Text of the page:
Alimony, or spousal maintenance, is monetary support provided by one former spouse to another after divorce. Alimony awards can either be temporary or permanent, depending on whether they are rehabilitative in nature and while these designations are usually permanent, they can be changed. However, modifying an alimony award can be difficult, as it requires the petitioning spouse to prove that he or she has undergone a substantial change in circumstances. This can be a difficult threshold to meet, so if you were awarded alimony as a part of your divorce, or were ordered to make regular alimony payments, and have recently undergone a significant change in circumstances that now makes the previous order difficult or impossible to comply with, you should consider consulting with an experienced Fort Lauderdale alimony attorney who can help you present your case to the judge.
Grounds for Modification
Once courts have awarded alimony to a former spouse, they are usually unwilling to modify those orders except in certain circumstances, namely when one or both parties can prove that a substantial change in circumstances has occurred. Changes in circumstances that have been deemed substantial enough to justify a modification of alimony include:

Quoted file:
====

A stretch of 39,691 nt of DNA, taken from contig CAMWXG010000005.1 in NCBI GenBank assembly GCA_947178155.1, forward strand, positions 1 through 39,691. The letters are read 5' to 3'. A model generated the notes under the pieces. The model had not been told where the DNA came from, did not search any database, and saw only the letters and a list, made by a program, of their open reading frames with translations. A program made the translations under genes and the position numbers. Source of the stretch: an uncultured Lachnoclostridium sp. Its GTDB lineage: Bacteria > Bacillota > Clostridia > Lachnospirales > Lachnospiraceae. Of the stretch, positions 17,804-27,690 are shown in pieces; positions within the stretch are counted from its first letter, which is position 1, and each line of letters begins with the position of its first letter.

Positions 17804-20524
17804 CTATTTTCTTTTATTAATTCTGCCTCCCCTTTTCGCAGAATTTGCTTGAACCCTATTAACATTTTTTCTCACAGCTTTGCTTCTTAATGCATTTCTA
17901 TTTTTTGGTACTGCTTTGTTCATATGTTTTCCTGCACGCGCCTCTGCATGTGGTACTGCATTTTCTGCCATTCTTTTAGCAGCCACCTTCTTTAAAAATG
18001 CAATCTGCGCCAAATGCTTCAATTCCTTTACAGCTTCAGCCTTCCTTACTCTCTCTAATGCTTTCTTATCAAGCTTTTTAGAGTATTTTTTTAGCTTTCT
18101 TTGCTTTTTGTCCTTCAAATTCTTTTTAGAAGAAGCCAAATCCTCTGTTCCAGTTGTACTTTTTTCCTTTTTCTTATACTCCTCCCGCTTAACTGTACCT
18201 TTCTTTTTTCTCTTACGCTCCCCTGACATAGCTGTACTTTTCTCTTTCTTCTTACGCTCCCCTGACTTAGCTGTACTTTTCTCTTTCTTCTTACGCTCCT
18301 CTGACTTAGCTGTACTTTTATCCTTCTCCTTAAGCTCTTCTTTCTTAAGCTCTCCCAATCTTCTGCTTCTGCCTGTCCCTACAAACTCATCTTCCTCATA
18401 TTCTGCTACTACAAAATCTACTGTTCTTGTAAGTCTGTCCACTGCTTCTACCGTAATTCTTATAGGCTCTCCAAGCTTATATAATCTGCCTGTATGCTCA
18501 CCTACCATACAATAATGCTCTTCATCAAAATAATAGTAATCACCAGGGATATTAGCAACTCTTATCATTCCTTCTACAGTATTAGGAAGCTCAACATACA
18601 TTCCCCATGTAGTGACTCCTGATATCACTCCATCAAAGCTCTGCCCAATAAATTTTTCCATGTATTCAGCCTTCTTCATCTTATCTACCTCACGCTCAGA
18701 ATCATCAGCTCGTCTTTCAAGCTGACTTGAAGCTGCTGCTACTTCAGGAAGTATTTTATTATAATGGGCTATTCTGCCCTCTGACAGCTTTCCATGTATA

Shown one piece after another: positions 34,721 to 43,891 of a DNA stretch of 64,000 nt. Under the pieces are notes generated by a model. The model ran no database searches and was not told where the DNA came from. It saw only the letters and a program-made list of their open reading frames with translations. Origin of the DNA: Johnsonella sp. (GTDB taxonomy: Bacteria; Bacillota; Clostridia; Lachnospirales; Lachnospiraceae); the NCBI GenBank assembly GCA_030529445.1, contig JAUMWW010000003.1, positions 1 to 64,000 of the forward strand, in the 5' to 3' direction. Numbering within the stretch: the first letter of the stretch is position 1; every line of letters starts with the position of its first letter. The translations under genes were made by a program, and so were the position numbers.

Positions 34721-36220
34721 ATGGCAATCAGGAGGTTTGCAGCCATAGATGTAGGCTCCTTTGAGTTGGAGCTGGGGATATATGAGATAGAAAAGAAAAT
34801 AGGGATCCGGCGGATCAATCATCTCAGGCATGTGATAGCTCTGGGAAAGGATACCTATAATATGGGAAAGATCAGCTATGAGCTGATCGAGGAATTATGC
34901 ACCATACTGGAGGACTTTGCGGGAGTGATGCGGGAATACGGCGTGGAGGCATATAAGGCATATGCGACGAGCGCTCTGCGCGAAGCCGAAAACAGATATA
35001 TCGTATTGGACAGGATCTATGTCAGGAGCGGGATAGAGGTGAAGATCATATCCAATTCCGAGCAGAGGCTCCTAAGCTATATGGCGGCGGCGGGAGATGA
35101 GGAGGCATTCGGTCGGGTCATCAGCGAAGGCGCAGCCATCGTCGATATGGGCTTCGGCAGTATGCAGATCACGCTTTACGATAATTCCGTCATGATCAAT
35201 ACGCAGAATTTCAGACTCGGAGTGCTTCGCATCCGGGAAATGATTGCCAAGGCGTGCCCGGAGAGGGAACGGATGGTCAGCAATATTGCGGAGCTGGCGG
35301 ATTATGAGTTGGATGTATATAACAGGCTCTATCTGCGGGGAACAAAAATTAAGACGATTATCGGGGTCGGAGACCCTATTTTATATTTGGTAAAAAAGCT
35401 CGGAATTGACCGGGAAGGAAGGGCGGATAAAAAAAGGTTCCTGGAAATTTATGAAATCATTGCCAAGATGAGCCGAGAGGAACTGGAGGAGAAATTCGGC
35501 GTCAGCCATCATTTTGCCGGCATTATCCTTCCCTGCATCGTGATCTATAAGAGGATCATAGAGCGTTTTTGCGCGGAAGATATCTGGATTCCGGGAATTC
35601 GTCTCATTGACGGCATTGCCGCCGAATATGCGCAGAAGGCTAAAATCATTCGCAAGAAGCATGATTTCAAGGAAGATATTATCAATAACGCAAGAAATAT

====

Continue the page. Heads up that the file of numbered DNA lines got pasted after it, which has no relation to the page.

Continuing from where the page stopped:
- Job loss;
- The remarriage of one or both parties;
- Death; or
- Cohabitation of the receiving spouse if that individual is also receiving financial support from his or her significant other.
To begin the process of petitioning a court to modify an alimony award, a person must file a Supplemental Petition for Modification of Alimony with the circuit family court in the county where the original award was ordered.
Completing the Petition for Modification
When completing the petition for the modification of alimony, the petitioning party must list the names and addresses of both parties involved in the action, as well as:
- The date of the original divorce;
- Details about the amount of alimony and the payment schedule; and
- An explanation of the substantial change in circumstances that prompted the request for a modification.
The petition must then be signed and notarized before being submitted to the clerk of court, at which point, the petitioner must also submit a copy of the original divorce decree, as well as:
- Financial affidavits that detail each party’s financial situation; and
- A certificate of compliance, which states that both parties truthfully disclosed all necessary financial information to the court.
In the event that the parties were able to reach an agreement regarding modification in an out-of-court setting, then the petitioner must also include a copy of the signed and notarized settlement agreement reached by the parties. If, on the other hand, the parties were only able to agree on some, but not all of the changes, the modifications not agreed upon will either be referred to mediation or decided by the court.
Once submitted, the petition for modification is delivered to the other spouse who has 20 days to file an answer or counter petition. The court will then schedule a hearing or trial, at which point, the petitioner will be required to prove that he or she is entitled to the modification.
Call Our Office Today to Schedule a Free Consultation
If you have questions about modifying an alimony award, please call 954-945-7591 to schedule a free case evaluation with dedicated alimony lawyer Sandra Bonfiglio, P.A. in Fort Lauderdale today.